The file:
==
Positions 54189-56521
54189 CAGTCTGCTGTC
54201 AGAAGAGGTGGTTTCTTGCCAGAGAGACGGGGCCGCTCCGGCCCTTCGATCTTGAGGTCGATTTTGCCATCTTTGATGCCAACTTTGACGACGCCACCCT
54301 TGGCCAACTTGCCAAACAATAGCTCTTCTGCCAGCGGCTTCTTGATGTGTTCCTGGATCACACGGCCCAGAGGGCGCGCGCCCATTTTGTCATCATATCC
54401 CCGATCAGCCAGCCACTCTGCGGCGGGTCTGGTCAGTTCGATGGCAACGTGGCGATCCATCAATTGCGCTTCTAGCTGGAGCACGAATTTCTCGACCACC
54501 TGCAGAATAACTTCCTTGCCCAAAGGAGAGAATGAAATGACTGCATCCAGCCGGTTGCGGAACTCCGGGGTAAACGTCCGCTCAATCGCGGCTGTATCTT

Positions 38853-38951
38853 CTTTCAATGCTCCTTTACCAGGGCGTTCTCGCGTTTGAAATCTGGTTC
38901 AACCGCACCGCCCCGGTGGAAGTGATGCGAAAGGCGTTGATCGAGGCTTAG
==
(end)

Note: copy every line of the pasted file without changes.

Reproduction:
Positions 54189-56521
54189 CAGTCTGCTGTC
54201 AGAAGAGGTGGTTTCTTGCCAGAGAGACGGGGCCGCTCCGGCCCTTCGATCTTGAGGTCGATTTTGCCATCTTTGATGCCAACTTTGACGACGCCACCCT
54301 TGGCCAACTTGCCAAACAATAGCTCTTCTGCCAGCGGCTTCTTGATGTGTTCCTGGATCACACGGCCCAGAGGGCGCGCGCCCATTTTGTCATCATATCC
54401 CCGATCAGCCAGCCACTCTGCGGCGGGTCTGGTCAGTTCGATGGCAACGTGGCGATCCATCAATTGCGCTTCTAGCTGGAGCACGAATTTCTCGACCACC
54501 TGCAGAATAACTTCCTTGCCCAAAGGAGAGAATGAAATGACTGCATCCAGCCGGTTGCGGAACTCCGGGGTAAACGTCCGCTCAATCGCGGCTGTATCTT

Positions 38853-38951
38853 CTTTCAATGCTCCTTTACCAGGGCGTTCTCGCGTTTGAAATCTGGTTC
38901 AACCGCACCGCCCCGGTGGAAGTGATGCGAAAGGCGTTGATCGAGGCTTAG